Checksum is a function from an arbitrary size input byte array to a small number of bytes (integer in case of CRC32 and Adler32). Its most important property is that a small change in the input data (even one byte is increased by one) means a large change in the checksum. Checksums are usually calculated in one of two following scenarios:
- A file was received with a separately received checksum. We need to calculate a checksum on the file contents and compare it with the received checksum to ensure that the file was not changed during transmission.
- A file is being read from an input device and a checksum is being calculated on its contents. Partial file contents are being somehow processed. In some occasions connection with the input device may be broken and retransmission is required. We may use the last calculated checksum and its file position in order to check that the same data is being received during retransmission until the last known file position in order not to reprocess the retransmitted file and continue processing after that position.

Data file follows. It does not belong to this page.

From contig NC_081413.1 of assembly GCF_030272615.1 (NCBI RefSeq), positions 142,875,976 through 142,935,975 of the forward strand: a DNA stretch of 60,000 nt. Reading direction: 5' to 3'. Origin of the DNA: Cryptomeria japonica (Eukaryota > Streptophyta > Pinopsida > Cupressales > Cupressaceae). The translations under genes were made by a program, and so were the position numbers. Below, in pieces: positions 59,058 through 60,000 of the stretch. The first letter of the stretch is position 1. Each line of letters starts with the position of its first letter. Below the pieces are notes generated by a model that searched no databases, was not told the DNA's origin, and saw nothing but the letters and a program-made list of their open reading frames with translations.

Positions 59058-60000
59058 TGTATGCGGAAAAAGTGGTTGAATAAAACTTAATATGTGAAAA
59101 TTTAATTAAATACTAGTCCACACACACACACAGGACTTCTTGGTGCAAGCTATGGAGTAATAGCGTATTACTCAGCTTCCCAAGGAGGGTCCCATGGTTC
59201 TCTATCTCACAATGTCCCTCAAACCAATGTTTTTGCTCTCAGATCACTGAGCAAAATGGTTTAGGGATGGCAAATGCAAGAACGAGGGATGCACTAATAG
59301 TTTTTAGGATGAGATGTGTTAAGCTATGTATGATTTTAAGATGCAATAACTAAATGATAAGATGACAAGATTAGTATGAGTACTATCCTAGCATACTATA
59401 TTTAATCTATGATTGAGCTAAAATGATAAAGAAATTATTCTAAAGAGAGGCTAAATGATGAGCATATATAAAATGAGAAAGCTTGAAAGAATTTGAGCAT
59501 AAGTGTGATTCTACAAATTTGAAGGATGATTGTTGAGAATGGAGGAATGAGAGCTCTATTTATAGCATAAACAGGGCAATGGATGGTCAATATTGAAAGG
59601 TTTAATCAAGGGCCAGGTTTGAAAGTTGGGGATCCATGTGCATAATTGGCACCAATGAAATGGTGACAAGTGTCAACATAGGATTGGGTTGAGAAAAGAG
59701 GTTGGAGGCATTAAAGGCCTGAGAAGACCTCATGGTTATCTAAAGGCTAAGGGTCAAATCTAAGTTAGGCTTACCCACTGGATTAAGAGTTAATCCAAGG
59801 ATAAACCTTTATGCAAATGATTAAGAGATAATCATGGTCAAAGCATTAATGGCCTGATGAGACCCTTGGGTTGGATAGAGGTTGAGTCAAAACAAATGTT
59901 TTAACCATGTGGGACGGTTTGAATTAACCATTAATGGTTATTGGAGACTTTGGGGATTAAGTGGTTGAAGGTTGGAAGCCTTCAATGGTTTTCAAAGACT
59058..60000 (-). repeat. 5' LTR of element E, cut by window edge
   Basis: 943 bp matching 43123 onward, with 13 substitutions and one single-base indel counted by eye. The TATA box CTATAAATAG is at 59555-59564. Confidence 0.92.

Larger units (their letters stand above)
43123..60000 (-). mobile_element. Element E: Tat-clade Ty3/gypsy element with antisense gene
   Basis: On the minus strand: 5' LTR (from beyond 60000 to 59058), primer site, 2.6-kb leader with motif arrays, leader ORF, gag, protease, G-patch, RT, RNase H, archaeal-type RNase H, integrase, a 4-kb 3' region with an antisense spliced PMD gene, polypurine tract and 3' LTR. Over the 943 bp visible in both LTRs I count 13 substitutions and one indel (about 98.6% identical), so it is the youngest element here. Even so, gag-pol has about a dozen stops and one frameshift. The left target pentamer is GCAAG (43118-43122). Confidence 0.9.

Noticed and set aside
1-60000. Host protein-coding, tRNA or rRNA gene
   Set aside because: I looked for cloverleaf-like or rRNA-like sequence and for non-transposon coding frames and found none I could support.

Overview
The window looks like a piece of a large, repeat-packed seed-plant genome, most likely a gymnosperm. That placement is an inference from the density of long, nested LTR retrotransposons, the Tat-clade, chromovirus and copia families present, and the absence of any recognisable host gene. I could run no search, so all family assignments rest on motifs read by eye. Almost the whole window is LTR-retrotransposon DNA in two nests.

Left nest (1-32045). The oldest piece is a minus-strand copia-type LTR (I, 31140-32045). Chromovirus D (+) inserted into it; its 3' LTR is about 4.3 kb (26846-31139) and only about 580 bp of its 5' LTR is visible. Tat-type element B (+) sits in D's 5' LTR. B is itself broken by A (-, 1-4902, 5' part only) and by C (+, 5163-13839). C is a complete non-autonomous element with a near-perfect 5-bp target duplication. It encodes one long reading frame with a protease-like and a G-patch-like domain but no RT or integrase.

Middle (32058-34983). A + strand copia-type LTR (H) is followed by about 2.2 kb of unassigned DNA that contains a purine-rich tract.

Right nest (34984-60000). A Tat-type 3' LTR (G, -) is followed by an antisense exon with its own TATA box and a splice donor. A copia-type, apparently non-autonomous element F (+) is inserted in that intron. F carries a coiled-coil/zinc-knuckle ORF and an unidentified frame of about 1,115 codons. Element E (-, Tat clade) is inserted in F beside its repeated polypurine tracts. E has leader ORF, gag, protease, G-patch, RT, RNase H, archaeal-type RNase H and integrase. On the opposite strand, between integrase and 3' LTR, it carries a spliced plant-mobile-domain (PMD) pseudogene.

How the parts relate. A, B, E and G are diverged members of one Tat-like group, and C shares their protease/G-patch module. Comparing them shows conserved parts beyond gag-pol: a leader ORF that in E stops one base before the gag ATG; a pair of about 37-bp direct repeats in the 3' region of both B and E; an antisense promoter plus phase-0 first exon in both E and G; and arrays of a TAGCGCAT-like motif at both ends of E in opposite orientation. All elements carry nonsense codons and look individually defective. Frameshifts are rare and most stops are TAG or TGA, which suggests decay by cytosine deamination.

The most well-known checksum implementation from standard JDK is
java.util.zip.CRC32. A lot of developers think that it is the only standard checksum implementation (a lot of them would tell ‘standard CRC implementation’). Actually, there is one more checksum implementation called
Adler32 implement the same interface –